Small and scrappy, Campfire demands attention
Talk about punching above your weight class: Campfire moves like an agile bantamweight, dancing and jabbing, but packing a powerful wallop. The NYC-based shop keeps itself trim — there are less than a few dozen full-timers on board — to stay nimble.
Founding partner and executive creator director Mike Monello famously got his start as part of the team that created (and perhaps more importantly, marketed) the Blair Witch Project, and this beginning has clearly informed the agency Campfire became — one known for upending the concepts of marketing, branded entertainment and cross-media storytelling by heavily blurring the boundaries between them.
Where some might see digital tools as another distribution channel or a way to collect oceans of analytics heretofore out-of-reach, Campfire tends to see every channel — whether print, video or social — as a unique canvas for telling a single connected story. “The Internet gives us a chance to make storytelling participatory,” Monello says. “And to bring people into the story and engage them in really interesting ways — and to do that with scale.”
We live in a much different world than we did in 1999 when Blair Witch took theaters by storm and taught marketers a valuable lesson about the power of digital tools. Digital media metastasizes so quickly that you don’t have to go back nearly that far to feel like a technological dinosaur. Keeping agile is one of the secrets of Campfire’s success. The challenge, says Monello, is as much about staying on top of the tools and platforms culturally and knowing how they are being used, as it is staying up-to-date technologically. And just as important is knowing how various platforms work together. “A lot of marketers still view them in silos,” Monello says, before droning as if in an Orwellian board meeting: “ ‘We have the traditional silo, the digital silo, the social silo.’ However, figuring how best to bridge all of them and integrate all of them in ways that improve them all is the biggest challenge.”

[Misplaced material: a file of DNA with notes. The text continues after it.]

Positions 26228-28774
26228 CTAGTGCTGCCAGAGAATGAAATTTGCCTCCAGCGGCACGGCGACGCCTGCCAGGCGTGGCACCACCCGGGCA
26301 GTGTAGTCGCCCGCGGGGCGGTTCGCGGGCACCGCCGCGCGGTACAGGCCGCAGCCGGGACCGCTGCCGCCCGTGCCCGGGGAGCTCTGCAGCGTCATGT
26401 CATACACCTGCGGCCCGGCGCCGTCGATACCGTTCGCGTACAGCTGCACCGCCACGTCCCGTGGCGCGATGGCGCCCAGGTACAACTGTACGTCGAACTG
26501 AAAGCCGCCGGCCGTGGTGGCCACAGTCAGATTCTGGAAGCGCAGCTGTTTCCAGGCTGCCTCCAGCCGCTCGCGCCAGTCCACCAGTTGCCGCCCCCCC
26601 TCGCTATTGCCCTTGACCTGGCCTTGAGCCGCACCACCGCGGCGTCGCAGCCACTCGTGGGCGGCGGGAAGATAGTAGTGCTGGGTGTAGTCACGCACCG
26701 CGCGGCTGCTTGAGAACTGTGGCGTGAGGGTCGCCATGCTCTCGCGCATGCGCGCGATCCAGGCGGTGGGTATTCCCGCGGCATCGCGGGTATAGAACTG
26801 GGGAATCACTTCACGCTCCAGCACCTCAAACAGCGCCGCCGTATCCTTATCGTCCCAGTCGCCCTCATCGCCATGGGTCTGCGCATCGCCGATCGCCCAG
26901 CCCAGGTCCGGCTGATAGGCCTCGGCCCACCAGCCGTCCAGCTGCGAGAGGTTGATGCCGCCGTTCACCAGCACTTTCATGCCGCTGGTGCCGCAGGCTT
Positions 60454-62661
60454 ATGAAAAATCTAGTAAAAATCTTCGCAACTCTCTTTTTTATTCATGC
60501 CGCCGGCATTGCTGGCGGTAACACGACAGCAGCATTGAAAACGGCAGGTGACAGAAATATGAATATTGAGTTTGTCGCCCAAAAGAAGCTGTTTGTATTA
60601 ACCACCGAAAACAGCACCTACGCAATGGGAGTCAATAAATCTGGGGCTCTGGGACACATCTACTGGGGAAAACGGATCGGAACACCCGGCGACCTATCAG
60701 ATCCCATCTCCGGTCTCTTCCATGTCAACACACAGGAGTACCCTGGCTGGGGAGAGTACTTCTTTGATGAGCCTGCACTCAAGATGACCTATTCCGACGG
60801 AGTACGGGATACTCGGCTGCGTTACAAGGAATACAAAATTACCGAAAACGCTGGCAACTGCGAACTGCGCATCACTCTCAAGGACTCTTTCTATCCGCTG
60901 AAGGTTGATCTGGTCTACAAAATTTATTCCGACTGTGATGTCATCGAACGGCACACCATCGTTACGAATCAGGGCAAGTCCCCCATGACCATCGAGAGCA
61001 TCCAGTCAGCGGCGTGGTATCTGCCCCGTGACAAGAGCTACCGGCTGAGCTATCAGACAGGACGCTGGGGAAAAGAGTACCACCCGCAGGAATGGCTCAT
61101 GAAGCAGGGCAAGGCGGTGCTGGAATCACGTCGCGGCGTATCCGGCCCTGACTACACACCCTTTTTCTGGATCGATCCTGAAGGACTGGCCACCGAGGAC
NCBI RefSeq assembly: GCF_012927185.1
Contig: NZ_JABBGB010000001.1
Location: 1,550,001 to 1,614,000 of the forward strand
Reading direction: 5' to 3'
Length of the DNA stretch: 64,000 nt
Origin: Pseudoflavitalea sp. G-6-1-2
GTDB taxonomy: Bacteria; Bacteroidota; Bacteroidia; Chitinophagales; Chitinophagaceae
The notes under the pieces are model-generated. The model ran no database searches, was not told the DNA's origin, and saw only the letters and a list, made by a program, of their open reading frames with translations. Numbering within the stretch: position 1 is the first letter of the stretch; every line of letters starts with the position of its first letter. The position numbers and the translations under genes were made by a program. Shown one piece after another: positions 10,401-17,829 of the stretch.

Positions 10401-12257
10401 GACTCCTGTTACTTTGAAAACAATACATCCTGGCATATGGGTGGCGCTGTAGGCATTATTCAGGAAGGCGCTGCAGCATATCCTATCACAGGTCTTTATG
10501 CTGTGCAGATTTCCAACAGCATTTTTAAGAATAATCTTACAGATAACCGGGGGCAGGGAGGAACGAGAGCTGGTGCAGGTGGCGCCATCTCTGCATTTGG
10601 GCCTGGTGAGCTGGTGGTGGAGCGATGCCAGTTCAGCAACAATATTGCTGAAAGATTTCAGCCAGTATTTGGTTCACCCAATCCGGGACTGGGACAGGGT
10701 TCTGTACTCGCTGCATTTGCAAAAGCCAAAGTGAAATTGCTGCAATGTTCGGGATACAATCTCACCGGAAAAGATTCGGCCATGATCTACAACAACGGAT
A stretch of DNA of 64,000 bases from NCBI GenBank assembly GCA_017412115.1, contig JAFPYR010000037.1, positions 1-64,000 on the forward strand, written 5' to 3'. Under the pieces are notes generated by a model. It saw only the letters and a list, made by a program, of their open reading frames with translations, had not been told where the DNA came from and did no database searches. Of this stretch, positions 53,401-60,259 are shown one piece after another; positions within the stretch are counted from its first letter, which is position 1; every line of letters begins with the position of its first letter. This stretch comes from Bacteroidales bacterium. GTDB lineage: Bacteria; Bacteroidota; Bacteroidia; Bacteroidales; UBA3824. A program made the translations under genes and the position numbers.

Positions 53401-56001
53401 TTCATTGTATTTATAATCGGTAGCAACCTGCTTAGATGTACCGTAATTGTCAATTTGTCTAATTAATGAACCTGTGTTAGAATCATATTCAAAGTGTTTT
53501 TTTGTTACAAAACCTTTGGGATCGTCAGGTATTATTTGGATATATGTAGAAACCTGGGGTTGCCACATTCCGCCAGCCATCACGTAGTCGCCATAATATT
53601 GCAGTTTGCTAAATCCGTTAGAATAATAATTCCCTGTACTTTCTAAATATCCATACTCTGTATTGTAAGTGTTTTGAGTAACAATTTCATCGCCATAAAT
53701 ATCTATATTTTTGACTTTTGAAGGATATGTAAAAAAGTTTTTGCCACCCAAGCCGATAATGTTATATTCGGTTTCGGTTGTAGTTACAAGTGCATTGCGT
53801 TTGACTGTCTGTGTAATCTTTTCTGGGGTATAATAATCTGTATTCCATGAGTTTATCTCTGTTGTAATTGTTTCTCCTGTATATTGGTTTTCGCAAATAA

“We’re an earned and owned media shop,” says Jeremiah Rosen, Campfire partner and president, “in that we tell stories that attract audiences. But we’ve had the benefit over the past couple of years of applying media stimulus to organic ideas and seeing a huge opportunity to reach scale at a pace that was virtually impossible in the past, and in so doing, also creating naturalistic experiences for brands.”
This approach can challenge clients, but Rosen says Campfire has been fortunate to work with clients who bring them in early enough to get the insight and access to create immersive experiences later. The end result, he says, is driving the clients’ media dollars to work as hard as they can over a long period of time.
All of this creative talk about platform-agnostic storytelling belies Campfires tech savvy and research chops. “Everything begins with exploring the behaviors of the target,” says Monello. Research starts with examining the target, finding the sweet spot, looking at what they are doing online and how they’re behaving. Only then will the team develop the idea that can be projected onto that scaffold. “The idea needs to work across any media,” Monello says. “Once we have the core idea we apply it to the media that makes the most sense for the target we’re after.”
This year Campfire tangled with an especially potentially prickly target: the fantasy fans who know every minutia of the book series Game of Thrones (and the TV viewers who were about to follow suit). Luckily the team brought an equally obsessive eye to an immersive, five-senses campaign to launch the show. “We all totally geeked out on the books when we got the assignment and read [all the books],” says Monello.
This led to one of the campaign’s more radical executions (for taste) in which chef Tom Colicchio prepared a week of Game of Thrones-inspired meals to be served out of food trucks in major cities around the U.S., no small feat when you consider that the series is a medieval fantasy. Campfire creative director Steve Coulson met with Colicchio to brief him on the various lands (each of five territories would inspire one menu per day), including everything from what the foliage would have been like and what animals would be available to the socioeconomic strata of the inhabitants. “What Tom loved about it, was the opportunity to tell stories through food,” Monello reported, “which made him such a great partner for us.”
As you can imagine by the high-wire act such efforts entail, the group at Campfire is not afraid to get kicked out of a room for suggesting outlandish concepts if they think they’re the right solutions. The amazing thing is that they don’t kill the ideas internally when it seems they’ll be hard to sell to the client. Ultimately, they don’t get booted from meetings and end up actually pulling off those impossible feats.